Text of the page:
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Albert KETÈLBEY (1875-1959)
Tangled tunes

Men of England (A Short Patriotic Ode)
In Holiday Mood
Tangled Tunes Parts 1-4
The Phantom Melody *
My Heart Still Clings To You
Silver-Cloud
Wildhawk
A Sunday Afternoon Reverie
Canzonetta
Wonga
Christmas
The Vision of Fuji-San
Knights of England
In a Monastery Garden +
Jean Schwiller (cello) and the composer (piano) *
Nellie Walker (contralto) +
Orchestras conducted by Albert Ketèlbey, Louis Voss, Claude Ivy, Harry Wood, Gustave Cloëtz and Lt W.J. Dunn
Recorded in London and Paris, 1912-33
NAXOS 8.110870 [64.33]

 

Though it’s not noted as such on the booklet cover this is actually the fourth volume in Naxos’s Ketèlbey series. It’s a collection I’ve found enormously engaging and it’s especially good to have the disparate recordings collated in one authoritative collection, with well researched notes by Tom McCanna and good quality originals used. The present disc is a bit of a curate’s egg. We have yet another rousing recording of In a Monastery Garden sung by a Ketèlbey stalwart, the pocket battleship contralto Nellie Walker. But we also have Tangled Tunes – in four parts (i.e. on two 78s) – which consists of well known melodies stitched together in ways either brassy or windy and which won’t pay much repeated listening. It may have been another matter in June 1914 however when the composer recorded them with the Casino Orchestra.

The disc actually opens with Men of England to words by Thomas Campbell (text printed in the booklet) a stirring and patriotic effusion sung by a hand picked vocal ensemble and the composer’s own grand-sounding Concert Orchestra in January 1929. McCanna speculates that one of the sopranos was none other than Lillian Stiles-Allen, now best known for her singing in Serenade to Music but a significant adornment to British musical life of the time – and a distinguished teacher after her retirement from the concert stage. The three movement In Holiday Mood (recorded quite late in 1938 for Bosworth) has caught the Eric Coates bug in its jaunty opener, On the Promenade and when we delve back to 1912 – one of the incidental pleasures of a series such as this is the delving back and forth in time the discs engage in – we reach the composer himself and cellist Jean Schwiller in The Phantom Melody. This is van Biene territory and none the worse for it – and the recording is strikingly fine. You simply would not recognise this as a 1912 recording. Edgar Coyle turns up to do a spot of balladeering in My Heart Still Clings To You (Yeuch as Tom Lehrer would have said) and we have more of Ketèlbey’s stay-at-home exotica in the shape of Silver-Cloud, Wildhawk and Wonga (An Oriental Intermezzo). Whether writing of tepee, sake or potentate he was reassuringly the same. The best of such foreign jaunts is The Vision of Fuji-San with its evocative orchestral build up of detail and Knights of the King shows us the fine fanfaring and ceremonial side of his outlook with a splendid march section.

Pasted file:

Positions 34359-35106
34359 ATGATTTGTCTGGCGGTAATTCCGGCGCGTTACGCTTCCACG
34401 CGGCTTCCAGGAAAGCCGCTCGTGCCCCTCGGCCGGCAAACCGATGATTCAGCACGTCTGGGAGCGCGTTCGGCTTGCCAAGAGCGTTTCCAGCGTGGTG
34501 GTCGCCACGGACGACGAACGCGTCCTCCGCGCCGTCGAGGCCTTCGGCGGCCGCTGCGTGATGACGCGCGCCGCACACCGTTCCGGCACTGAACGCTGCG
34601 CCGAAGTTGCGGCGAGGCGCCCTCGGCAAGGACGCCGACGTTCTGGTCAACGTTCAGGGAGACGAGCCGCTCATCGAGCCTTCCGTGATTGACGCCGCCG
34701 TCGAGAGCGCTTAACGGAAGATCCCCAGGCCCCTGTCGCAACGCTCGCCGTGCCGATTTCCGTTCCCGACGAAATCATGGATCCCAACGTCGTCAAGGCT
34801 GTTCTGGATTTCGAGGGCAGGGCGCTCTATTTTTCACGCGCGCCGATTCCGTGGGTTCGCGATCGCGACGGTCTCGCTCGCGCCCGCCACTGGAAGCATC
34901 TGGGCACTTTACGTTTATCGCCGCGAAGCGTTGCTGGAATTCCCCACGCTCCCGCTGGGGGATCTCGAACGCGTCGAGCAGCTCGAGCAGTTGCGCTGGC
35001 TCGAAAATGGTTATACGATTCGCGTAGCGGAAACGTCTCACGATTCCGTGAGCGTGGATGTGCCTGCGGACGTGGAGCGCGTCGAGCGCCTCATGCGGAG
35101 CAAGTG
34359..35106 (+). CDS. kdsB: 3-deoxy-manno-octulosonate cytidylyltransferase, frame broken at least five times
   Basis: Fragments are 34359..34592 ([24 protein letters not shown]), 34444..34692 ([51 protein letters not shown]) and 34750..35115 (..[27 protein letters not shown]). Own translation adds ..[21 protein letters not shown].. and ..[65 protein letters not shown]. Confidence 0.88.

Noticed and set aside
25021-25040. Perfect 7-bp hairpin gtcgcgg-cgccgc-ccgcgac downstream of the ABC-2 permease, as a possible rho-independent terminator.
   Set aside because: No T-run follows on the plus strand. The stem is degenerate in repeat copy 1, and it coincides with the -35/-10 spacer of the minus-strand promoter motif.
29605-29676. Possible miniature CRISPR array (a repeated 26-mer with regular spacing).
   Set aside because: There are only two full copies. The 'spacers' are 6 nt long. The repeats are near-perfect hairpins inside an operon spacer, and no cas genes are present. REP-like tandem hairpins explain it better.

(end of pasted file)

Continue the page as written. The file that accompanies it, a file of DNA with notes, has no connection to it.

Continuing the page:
The cover states these recordings were made between 1912 and 1933 but they also claim that In a Holiday Mood was set down in 1938 so let’s plump for the latter date. This is less essential Ketèlbey, with some pot-pourri and potboilers, but there’s quite enough to keep addicts encouraged – and grateful.

Jonathan Woolf

see also review by Ian Lace

 

 



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